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  1. Wealth
February 25, 2022

Opinion: How the Russian invasion of Ukraine is already impacting geopolitical order

By David Landsman

Former British diplomat David Landsman details how the Russian invasion of Ukraine threatens to rewrite the geopolitical order.

A week is a long time in geopolitics.

Earlier this month, I wrote a piece about the big question we need to ask when determining how the conflict between Russia and Ukraine would develop: What does Russian President Vladimir Putin want? Now just over two weeks later, we know that for Putin, success looks like taking at the very least a large part of Ukraine, if not all of the country — and that he appears to be prepared to pay quite a price for it. As in any transaction, how much he is prepared to pay depends on the market: in the geopolitical market, the price is determined by the other players (euphemistically described as the “international community”) and their ability to enforce it.

But geopolitics isn’t only about individual ‘transactions’. The price can vary significantly depending on whether you focus on the short term or the longer term.

There is no doubt that Putin today is in a strong position, military and economically. His forces can beat Ukraine’s, even if the latter receive some material and, more importantly, intelligence support from the West. Russia has plenty of economic cards: reserves built up to ensure resilience, gas which its customers can’t afford to refuse and, unlike during the era of the Soviet Union, access to alternative sources of technology from China.

The West’s response has perhaps been tougher than Putin might have expected, but what ultimately counts is action. The sanctions announced so far are certainly not trivial, and it’s fashionable to argue that targeted sanctions will prompt Putin’s key allies to jump ship.

But, I remember a well-connected official in Slobodan Milošević’s Serbia in the ’90s disabusing me of the idea that you can from outside turn a leader’s closest allies. The context at the time was even more dramatic, as NATO was about to threaten Belgrade with military action. His words to me, almost verbatim, were that our ‘Tomahawks may be more potent’, but Milošević’s ‘batons are closer’. And so it was, for a while. In the end, Milošević fell as much because many of his key supporters deserted him as he did because the opposition won an election.

russian invasion of ukraine
Image: Photographer RM/Shutterstock

Putin has more cards than Milošević, so the longterm may be some time coming. As some Western commentators have pointed out, sanctions would have to be pretty devastating on the West if they are to have a big effect on Russia. And it’s questionable if the West is really ready for that, for the long haul.

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President Biden has certainly ruled out direct military action to defend Ukraine. This is no surprise, given that Russia is a nuclear power. We should remember from the Cold War that nuclear deterrence is about ‘mutually assured destruction’ — which meant that you stop short of going to war as it will destroy both countries completely, even at the expense of tolerating some pretty intolerable situations.

As a result, Ukrainians may now be regretting giving up their own Soviet-era nuclear weapons in return for post-Cold War security guarantees. And as the US and European allies try to persuade Iran to agree another nuclear deal, the case for global non-proliferation has received a heavy blow.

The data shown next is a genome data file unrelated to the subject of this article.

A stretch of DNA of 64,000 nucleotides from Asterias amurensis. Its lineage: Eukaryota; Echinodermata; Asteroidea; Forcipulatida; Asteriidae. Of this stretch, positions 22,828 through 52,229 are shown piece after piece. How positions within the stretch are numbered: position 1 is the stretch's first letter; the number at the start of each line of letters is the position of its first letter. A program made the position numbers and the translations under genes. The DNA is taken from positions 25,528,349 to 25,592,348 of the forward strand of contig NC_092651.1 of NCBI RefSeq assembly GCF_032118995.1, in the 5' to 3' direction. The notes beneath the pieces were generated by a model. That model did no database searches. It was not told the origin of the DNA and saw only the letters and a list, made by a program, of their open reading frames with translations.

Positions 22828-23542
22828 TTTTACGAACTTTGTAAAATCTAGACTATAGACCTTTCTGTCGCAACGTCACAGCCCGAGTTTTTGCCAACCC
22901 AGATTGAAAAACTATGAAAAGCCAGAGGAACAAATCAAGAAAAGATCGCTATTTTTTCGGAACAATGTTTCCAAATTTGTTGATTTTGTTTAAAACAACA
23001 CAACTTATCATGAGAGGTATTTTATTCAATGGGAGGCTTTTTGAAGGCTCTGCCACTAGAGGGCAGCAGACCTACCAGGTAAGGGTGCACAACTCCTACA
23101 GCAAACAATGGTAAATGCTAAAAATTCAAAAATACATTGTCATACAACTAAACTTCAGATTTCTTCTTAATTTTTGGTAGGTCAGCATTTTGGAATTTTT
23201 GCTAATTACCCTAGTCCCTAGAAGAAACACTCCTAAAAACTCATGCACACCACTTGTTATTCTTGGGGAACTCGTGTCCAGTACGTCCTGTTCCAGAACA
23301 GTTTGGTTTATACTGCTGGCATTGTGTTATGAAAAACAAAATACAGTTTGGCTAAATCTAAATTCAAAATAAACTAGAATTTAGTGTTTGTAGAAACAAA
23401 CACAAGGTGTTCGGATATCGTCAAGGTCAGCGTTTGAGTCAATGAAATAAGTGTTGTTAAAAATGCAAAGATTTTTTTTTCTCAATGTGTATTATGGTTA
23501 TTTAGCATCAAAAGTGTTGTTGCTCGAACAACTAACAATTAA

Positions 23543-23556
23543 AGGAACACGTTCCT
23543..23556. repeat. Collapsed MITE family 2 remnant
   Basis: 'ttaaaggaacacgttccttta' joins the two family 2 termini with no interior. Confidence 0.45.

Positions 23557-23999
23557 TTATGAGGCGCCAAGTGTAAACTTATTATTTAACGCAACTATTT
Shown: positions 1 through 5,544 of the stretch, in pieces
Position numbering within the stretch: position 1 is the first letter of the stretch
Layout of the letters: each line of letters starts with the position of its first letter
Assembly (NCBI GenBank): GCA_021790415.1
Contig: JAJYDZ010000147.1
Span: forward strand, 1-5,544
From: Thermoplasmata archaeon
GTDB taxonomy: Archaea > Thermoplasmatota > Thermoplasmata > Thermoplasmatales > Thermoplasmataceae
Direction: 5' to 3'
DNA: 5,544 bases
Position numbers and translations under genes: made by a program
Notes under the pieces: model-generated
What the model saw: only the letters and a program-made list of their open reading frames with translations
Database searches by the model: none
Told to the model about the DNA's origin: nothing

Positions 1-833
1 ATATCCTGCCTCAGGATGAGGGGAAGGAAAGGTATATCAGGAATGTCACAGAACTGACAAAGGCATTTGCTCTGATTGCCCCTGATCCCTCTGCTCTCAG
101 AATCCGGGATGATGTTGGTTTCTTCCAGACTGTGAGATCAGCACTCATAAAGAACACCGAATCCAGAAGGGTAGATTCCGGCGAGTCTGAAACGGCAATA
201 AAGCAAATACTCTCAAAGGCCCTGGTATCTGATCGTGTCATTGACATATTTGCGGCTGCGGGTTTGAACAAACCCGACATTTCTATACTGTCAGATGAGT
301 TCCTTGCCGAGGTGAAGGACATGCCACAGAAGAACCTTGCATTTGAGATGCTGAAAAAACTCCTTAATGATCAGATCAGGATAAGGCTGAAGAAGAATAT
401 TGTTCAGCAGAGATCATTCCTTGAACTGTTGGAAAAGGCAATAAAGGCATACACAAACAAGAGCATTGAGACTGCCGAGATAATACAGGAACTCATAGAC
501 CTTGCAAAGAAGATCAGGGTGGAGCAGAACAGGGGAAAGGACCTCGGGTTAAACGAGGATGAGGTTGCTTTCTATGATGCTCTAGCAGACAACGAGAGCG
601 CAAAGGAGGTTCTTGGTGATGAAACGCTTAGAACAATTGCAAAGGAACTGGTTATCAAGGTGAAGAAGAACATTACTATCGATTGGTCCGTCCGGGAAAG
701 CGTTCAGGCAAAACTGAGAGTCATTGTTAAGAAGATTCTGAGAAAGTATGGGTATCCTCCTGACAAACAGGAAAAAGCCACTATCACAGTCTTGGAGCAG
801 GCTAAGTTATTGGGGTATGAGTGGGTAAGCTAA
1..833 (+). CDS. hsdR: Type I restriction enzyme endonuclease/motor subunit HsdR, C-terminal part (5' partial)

Underlying the calls for action, there’s a risk that those in the West who are saying that ‘we’ must deal with Russia are forgetting that ‘we’ don’t necessarily call the shots. We are certainly not powerless, but what can we do?

russian invasion of ukraine
Image: Photographer RM/Shutterstock

First, the West has to decide their, priorities and work out how they can achieve them in the short, medium and longer term. When governments have decided on their priorities, they need to quickly bring the public along with them, and prepare them for the costs. The challenge is that we all have more than one priority: climate change, energy security, democracy, not to mention growth and the increasing demands of emerging markets to enjoy the same living standards as the West. That’s why expressions of horror and determination to react need to be matched by a strategy which takes account of the priorities — and costs.

Second, what are the costs? If we are cutting off major sources of supply, the first costs we feel will be in higher energy, food and other basic bills. There will be more pressures on public finances from demands for higher military spending. My guess, though, is that we’ll hear a lot of demands, but not so much appetite for actual spending. If these costs are sustained for the long haul, parts of the West may be faced by a wider recession. If so, then we may see a return to worries about the stability of the more indebted Eurozone members, and therefore the Euro itself. More generally, there may be a switch back from interest rate rises, and a tapering of quantitative easing to a more accommodative monetary policy, which in turn would to another asset price spike. That’s fine for those with assets, but will add palpably to the problems of many millions of Western citizens.

Or, perhaps we won’t be prepared to live with all those costs for long — and for as long as his own people are prepared to live with Putin, Cold War 2.0 might after a while just seem more attractive. That’s, at least, what the markets already seem to be hinting at.

Let’s see. Another week could be another very long time in geopolitics.

Image: dia images/Getty Images Contributor

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